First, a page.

Beware sun! Not really, but still.
We love the warmth of the sun and the relaxing feeling after spending some time outside.
However, we also know that the sun can be dangerous, and in some cases, life-threatening. Unfortunately, people of color don’t usually have the same views. Here’s everything that you need to know about why people of color need to wear sunscreen.
The Sunscreen Myth
People of color, however, have a high level of melanin in their skin that provides a small barrier to the sun’s immediate dangers. There is a pervasive popular myth around this which has led many to believe that people of color do not need to wear sunscreen.
It is popular knowledge that melanin, the pigment responsible for darker skin tones, has a sort of “built-in” power, that it protects the skin from the harms done by the sun. However, this is not entirely true. Though the presence of melanin does reduce the odds of leaving the beach with a sunburn, it does not protect from the dire consequences of frequent unprotected sun exposure: skin cancer.
Here’s the thing about melanin. White people have it, too. As melanin matures it becomes either eumelanin (darker skin) or pheomelanin (lighter skin). Eumelanin outperforms pheomelanin when it comes to sun protection.
Instances of skin cancer are arguably higher in the white population, but this does not mean that people of color should ignore the dangers emanating from sun rays. For one, melanin distribution is not even all over the body.
Lighter areas of the skin, such as the soles of feet, underneath toenails and fingernails, and the palms of the hands are much more vulnerable than darker areas of the body and are often the places where a rare type of skin cancer can develop.
People of Color and Skin Cancer
A survey showed that 63% of African American participants said that they never used sunscreen, and this is a statistic that demands attention. Especially since there is evidence that populations of color are likely to be diagnosed with melanoma, which is the most dangerous form of skin cancer.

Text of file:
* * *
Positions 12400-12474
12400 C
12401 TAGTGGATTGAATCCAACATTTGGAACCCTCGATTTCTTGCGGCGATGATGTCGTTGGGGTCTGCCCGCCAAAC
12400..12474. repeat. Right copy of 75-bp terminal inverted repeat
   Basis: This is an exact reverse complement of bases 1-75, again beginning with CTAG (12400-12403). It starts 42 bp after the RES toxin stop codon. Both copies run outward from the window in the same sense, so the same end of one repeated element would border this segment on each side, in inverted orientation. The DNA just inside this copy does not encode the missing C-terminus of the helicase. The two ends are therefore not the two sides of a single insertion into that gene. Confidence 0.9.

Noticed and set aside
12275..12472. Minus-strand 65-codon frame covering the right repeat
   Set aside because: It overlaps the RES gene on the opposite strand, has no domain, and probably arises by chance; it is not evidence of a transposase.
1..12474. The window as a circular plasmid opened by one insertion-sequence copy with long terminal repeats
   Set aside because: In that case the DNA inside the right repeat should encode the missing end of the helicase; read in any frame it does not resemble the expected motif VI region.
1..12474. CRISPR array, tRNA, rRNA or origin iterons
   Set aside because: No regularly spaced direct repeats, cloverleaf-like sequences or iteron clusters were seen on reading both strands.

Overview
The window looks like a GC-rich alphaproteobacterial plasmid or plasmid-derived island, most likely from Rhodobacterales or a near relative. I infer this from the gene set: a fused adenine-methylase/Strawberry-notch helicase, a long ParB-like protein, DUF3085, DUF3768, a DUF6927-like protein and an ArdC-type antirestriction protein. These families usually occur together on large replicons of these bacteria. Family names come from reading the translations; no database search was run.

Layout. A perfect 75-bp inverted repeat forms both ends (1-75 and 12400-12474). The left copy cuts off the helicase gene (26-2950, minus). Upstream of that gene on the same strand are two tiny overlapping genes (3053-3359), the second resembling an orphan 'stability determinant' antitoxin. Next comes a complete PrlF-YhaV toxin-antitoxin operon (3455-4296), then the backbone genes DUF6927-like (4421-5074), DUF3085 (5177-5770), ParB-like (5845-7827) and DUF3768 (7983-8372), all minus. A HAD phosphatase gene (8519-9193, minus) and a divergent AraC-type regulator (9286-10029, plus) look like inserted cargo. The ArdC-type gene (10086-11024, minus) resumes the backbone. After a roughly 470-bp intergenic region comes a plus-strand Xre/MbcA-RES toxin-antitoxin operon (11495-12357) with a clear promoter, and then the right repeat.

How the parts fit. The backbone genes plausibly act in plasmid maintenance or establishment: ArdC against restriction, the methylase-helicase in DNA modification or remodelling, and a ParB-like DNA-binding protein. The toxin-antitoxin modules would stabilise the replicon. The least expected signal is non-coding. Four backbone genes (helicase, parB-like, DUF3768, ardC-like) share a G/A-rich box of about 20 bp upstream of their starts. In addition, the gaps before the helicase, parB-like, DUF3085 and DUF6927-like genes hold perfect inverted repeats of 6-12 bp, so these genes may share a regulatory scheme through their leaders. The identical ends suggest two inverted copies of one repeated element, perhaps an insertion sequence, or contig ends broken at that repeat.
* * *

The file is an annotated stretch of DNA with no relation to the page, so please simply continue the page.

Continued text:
Even more concerning is the late stages in which it is often diagnosed, the five-year survival rate is 69% compared to a 94% survival rate among white populations. It is also important to note that skin cancer can occur without previous sun damage or sunburn. There are variants of skin cancer that are the result of genetic and environmental factors.
Though cancer is the most extreme consequence of ignoring the sun’s dangerous rays, aging and dark spots are another reason to lather up before going outside. With a high level of melanin, you likely won’t see these effects develop rapidly. However, if you continually expose yourself to the sun without sunscreen, years of this behavior will accumulate and dry out your skin, producing fine lines, wrinkles, and dark spots.
Enjoying the summer months safely is crucial to maintaining your skin’s health. Not only do you want it to look good and feel good, avoiding the possibility of skin cancer at all costs is worth investing in some sunscreen that’ll minimize the risk.
Though people of color are less likely to experience a sunburn, they certainly can. And this extends to the risk of skin cancer and premature aging, which occurs as a result of prolonged and frequent unprotected sun exposure.
If you are a person of color and enjoy the great outdoors, it is recommended that you apply a UVA/UVB sunscreen with an SPF of at least 30 to make sure that your skin remains healthy and protected.